Clients are sometimes confused about which Family Law Court is appropriate to hear their case in Melbourne. This is understandable as there are three separate courts on the same street in Melbourne which have jurisdiction on Family Law related issues.
#1 Magistrates Court of Victoria
233 William Street Melbourne
This is a State Court which has the exclusive jurisdiction to grant Intervention Orders under the Family Violence Protection Act 2008 in situations where people are subjected to family violence. “Family violence” includes threats, physical and sexual abuse, emotional and psychological abuse, economic abuse, damage to property, injury to animals and other threatening, coercive or in any way controlling and dominating behaviour which makes a family member fear for their safety or wellbeing or for the safety or wellbeing of another person.
#2 Federal Circuit Court of Australia (formerly Federal Magistrates’ Court of Australia)
305 William Street Melbourne
The court for custody in Australia is the FCFCOA or the Federal Circuit and Family court of Australia.
The primary objective of the court is to make decisions that are in the child’s best interests, taking into account a variety of factors, such as the child’s age, the character of the child’s relationship with each parent, and the child’s emotional and physical well-being.
This is a Commonwealth (or Federal) Court which has jurisdiction under the Family Law Act and Child Support Acts. It hears Divorce, Property Division, Maintenance, Child Support and Children/Parenting cases.
What Are the Functions of the Court for Custody?
The primary function of a court for custody is to make decisions about the care and custody of children when parents are unable to agree on their own. These courts are responsible for guaranteeing that the child’s best interests take priority in all custody disputes.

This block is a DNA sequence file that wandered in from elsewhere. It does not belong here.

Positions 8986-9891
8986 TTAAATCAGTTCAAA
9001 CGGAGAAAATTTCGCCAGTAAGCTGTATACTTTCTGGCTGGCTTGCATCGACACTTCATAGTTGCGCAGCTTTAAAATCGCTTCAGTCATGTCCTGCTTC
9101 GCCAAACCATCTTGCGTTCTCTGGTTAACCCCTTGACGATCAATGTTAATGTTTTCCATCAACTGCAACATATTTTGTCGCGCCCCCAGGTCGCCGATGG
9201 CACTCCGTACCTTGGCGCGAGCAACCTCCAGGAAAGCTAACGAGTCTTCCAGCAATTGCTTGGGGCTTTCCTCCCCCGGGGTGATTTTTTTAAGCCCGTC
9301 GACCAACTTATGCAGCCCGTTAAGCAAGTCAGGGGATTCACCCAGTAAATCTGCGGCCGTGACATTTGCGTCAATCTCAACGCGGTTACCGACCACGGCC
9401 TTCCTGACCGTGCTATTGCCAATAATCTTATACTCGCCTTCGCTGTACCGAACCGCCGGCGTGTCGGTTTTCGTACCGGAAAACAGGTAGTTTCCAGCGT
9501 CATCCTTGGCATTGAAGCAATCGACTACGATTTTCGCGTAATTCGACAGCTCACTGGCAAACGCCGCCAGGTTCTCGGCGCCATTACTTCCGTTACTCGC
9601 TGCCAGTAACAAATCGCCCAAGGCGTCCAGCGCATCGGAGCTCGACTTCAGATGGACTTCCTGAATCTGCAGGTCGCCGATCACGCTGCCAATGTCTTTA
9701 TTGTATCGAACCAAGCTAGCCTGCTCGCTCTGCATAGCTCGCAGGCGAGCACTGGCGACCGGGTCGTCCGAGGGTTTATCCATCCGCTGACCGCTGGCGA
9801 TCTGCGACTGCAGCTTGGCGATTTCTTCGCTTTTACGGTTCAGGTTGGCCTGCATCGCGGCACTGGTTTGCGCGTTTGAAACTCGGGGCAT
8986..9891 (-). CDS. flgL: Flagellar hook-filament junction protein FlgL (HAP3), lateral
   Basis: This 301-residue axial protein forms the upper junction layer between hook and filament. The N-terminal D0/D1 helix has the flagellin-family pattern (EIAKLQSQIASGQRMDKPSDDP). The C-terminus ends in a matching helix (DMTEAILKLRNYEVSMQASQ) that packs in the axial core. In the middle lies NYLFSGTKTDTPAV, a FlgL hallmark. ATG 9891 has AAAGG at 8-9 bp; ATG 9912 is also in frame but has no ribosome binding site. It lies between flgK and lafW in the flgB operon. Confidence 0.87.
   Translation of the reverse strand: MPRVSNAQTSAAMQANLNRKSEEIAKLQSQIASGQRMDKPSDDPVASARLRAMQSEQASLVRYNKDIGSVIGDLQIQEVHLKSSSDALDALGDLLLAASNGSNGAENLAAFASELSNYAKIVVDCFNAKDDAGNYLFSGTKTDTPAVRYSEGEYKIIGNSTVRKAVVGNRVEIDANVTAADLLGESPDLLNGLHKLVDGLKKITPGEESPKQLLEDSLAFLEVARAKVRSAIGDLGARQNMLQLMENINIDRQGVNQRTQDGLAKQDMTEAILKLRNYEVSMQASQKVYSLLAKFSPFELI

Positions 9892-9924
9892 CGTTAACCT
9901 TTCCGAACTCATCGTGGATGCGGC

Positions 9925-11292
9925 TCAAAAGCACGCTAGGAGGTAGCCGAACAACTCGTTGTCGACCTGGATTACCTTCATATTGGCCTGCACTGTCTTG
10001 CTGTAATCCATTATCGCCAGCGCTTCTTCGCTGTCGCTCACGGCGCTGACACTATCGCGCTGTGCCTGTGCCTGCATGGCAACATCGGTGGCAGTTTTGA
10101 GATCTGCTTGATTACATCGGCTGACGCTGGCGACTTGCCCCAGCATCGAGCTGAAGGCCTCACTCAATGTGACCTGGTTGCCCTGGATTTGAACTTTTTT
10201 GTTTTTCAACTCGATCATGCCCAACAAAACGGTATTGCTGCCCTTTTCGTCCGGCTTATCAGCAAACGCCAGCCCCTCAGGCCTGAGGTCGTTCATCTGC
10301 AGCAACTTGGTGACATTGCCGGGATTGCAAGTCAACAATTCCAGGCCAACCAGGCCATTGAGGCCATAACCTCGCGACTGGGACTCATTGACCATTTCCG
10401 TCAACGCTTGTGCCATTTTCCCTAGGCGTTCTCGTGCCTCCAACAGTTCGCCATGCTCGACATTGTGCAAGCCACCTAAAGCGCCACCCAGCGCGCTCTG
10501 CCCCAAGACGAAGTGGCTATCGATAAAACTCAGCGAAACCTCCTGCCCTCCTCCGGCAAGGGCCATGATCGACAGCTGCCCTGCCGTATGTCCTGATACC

Among the specific functions of a custody court in Australia are:
• Making custody orders: The court has the power to make custody orders that determine who will have legal and physical custody of the child. Custody may be awarded to one parent, both parents or a third party.
• Determining parenting arrangements: The court can make orders about parenting arrangements, including the time each parent will spend with the child, the communication that will take place between parents and the child, and other matters related to the child’s care and wellbeing.
• Resolving disputes: If parents are unable to agree on custody arrangements, the court can intervene to help resolve the dispute. Before reaching a final decision, this may involve ordering mediation or other forms of dispute resolution.
• Enforcing custody orders: The court has the power to enforce custody orders if one parent fails to comply with the court’s orders. This may include fining or otherwise penalizing the non-compliant parent.
• Safeguarding the child’s best interests: The court’s primary duty is to safeguard the child’s best interests. This means that the court will consider a variety of factors when determining child custody, such as the child’s age, relationship with each parent, emotional and physical well-being, and any other pertinent factors.
How Does a Court for Custody Work?
Whenever a custody dispute arises, the first stage is typically to attempt a resolution through mediation.
This entails both parents gathering with a trained mediator in an attempt to reach a custody agreement.
If mediation is unsuccessful, the matter may be referred to a court for custody.
Both parents will have the opportunity to present evidence and argue why they should be granted custody of the child in court. The court will also consider the child’s opinion, if he or she is mature enough to have one, and any other relevant factors, such as the child’s relationship with their grandparents and other family members.